Several exhibitions are currently running across Oxford University colleges celebrating the achievements and contributions of female and BAME students since they became co-educational institutions.
As part of the collections some of Oxford’s colleges have selected stand out alumni, staff and Fellows to honour with portraits on their dining hall walls.
The artwork expands on the previous Diversifying Portraiture initiative, launched in 2017 to broaden the range of people represented around the University.
Those honoured include:
Naomi Kellman, a graduate of Lincoln College, who studied Philosophy, Politics and Economics ( class of 2008), who now co-chairs the Black Alumni Network and is Senior Manager for Schools and Universities at Rare Recruitment, was featured in an exhibition celebrating 40 years of women at Lincoln College. She was also invited to write a short piece reflecting on her time at Lincoln and what the exhibition means to her. She said: ‘I feel very proud to be featured alongside such wonderful women and in the hall that I spent so many evenings in. For me, it’s a symbol of belonging. And I hope that many more black women share in that feeling of belonging at Oxford in the years to come.’
Professor Dapo Akande, Professor of Public International Law at the Blavatnik School of Government, Fellow at Exeter College and Co-Director of the Oxford Institute for Ethics, Law and Armed Conflict (ELAC), has become the first black professor to be honoured with a portrait at St Peter’s College, Oxford. He said: 'I began teaching at St Peter's College in 2004. I found it, and Oxford, to be a very supportive and welcoming academic environment. It is my hope that this will be everyone's experience of Oxford. I also hope that the diversity of portraits now to be seen across Oxford will help to ensure that everyone with potential, particularly prospective students, will be able to visualise themselves being here, and being at home here.'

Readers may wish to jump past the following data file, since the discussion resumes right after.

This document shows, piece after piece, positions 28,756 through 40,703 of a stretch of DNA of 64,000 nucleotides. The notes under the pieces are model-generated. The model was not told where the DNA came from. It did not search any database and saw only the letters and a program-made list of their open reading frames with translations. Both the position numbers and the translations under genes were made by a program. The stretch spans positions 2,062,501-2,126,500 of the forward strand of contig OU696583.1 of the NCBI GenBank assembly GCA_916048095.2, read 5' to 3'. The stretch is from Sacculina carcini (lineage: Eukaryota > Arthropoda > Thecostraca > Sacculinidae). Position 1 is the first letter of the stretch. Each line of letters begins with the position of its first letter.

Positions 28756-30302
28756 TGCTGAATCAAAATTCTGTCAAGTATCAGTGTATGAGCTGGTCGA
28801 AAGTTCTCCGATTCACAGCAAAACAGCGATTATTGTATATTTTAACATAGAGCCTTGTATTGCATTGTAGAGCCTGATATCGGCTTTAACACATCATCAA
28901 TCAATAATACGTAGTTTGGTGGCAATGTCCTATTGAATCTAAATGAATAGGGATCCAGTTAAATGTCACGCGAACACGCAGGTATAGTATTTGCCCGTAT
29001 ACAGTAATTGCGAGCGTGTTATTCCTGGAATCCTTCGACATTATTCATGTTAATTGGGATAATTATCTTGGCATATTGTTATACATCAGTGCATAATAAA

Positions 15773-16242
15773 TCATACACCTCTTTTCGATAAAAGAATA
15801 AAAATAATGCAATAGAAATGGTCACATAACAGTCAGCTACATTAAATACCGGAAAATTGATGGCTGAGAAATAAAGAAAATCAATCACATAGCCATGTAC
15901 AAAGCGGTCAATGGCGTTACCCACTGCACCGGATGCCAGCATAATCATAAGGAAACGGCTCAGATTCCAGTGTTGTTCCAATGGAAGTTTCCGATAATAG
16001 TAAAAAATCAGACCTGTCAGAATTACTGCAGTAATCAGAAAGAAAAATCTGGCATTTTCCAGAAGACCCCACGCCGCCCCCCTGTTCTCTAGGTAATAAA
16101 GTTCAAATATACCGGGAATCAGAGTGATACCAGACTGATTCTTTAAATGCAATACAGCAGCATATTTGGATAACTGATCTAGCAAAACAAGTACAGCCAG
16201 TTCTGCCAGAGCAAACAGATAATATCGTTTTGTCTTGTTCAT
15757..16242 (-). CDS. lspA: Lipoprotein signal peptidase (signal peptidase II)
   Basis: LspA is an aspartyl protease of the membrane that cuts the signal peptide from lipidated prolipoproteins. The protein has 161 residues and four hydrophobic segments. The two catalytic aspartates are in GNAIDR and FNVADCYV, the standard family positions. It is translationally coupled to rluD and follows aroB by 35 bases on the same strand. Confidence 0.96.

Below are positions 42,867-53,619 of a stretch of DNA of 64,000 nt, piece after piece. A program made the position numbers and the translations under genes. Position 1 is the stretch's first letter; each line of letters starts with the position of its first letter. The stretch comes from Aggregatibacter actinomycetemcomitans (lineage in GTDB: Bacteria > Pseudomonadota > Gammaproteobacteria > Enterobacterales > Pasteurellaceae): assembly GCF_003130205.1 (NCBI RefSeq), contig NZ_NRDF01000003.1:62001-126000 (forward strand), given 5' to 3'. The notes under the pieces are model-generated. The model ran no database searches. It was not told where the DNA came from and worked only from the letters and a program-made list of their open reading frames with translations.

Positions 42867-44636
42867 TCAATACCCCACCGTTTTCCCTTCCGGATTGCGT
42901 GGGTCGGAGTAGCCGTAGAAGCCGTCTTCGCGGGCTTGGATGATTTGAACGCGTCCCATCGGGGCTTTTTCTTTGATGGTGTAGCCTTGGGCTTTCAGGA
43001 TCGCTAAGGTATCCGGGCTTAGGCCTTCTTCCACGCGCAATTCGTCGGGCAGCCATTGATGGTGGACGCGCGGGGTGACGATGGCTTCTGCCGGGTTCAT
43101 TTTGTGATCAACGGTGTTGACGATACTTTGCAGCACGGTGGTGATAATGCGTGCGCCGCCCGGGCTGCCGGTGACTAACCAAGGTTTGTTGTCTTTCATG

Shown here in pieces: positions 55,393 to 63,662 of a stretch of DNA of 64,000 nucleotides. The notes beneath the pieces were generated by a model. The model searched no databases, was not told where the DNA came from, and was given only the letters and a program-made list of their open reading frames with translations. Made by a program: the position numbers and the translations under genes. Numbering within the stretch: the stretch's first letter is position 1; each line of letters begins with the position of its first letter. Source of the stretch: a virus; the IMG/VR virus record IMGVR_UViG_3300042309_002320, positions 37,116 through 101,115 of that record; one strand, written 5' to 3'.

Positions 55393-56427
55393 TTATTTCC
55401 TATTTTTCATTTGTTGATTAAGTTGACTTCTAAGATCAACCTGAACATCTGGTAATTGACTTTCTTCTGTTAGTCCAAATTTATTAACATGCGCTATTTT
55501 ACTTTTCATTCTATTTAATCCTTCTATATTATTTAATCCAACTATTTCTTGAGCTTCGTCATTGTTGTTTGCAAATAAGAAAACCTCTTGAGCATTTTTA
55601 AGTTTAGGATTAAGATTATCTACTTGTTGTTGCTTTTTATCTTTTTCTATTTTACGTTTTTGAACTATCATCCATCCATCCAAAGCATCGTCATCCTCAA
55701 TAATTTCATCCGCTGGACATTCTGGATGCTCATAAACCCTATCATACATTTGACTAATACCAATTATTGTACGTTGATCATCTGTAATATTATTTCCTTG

Alexandra Wilson, a graduate of University College (UNIV), who studied Philosophy, Politics and Economics (class of 2016), and is now a barrister specialising in family law, who’s portrait was unveiled as part of the latest update to the Young UNIV Gallery. Originally unveiled by University College Oxford in 2017, the exhibition features over 50 portraits of UNIV alumni (male and female) aged 35 and under. Alexandra’s portrait was added to tie in with celebrations of 40 years of women at Univ. Of being recognised, she said: ‘I couldn’t be prouder to have my picture hanging on the wall of the oldest college at Oxford University. Today we celebrated 40 years of women at Oxford, next year we’ll have our first female master at UNIV & the first black master at Oxford. We’re making history!’
Renee Kapuku, a graduate of Keble College, who studied History (class of 2018), features in an installation of 28 inspirational people, including alumni, staff, students and Fellows, currently running at the College.
Renee went on to study International Development Policy at the Graduate School of Education, Harvard University, and now works at the non-profit organisation Malaika DRC, which aims to provide education and sustainable resources to young girls in the Democratic Republic of Congo. Tweeting about the honour, she said: ‘Super grateful to Oxford University & Keble College for celebrating me as one of their 28 most inspirational people since the college’s founding in 1870. Maybe one day I’ll have a permanent place.’
Dr Anne Marie Imafidon MBE, also features in the Keble College exhibit. An honorary Fellow of the college and a graduate of MMathCompSci Maths and Computer Science (class of 2006), Dr Imafidon co-founded Stemettes, an award-winning social enterprise aimed at inspiring and promoting the next generation of women and breaking down social stereotypes. She has gone on to become a powerhouse in the STEM sciences. Her championing work earned her an MBE in 2017, a place on the Forbes List of The World’s Top 50 Women in Tech 2018 and an inclusion in the rapper Dave’s recent music video for his empowering hit ‘Black’. Of the accolade, Dr Imafidon said: ‘There's a portrait of me (& 27 others) hanging in Hall at Keble College and it is honestly one of the most surreal things that has ever happened in my life.’
Others honoured include Bonnie St John, a Rhodes Scholar who is a graduate of Trinity College, where she studied for M.Litt in economics (class of 1990), and Roma Tearne, who completed an MA at the Ruskin School of Fine Art in 2002, and went on to be the Leverhulme Artist in Residence at the Ashmolean Museum from 2002-2003.
Dr Rebecca Surender, Pro Vice Chancellor and Advocate for Equality and Diversity, said: ‘It is not enough to just say you are inclusive university, you have to show it, and ensuring that all students and staff feel at home at Oxford, and can relate to those on the walls around them is a key part of this. It is so important to highlight the full range of diversity at Oxford and to remember the contributions of our BAME alumnae. I hope the installations inspire a wider range of students, and helps them to feel that they belong here.’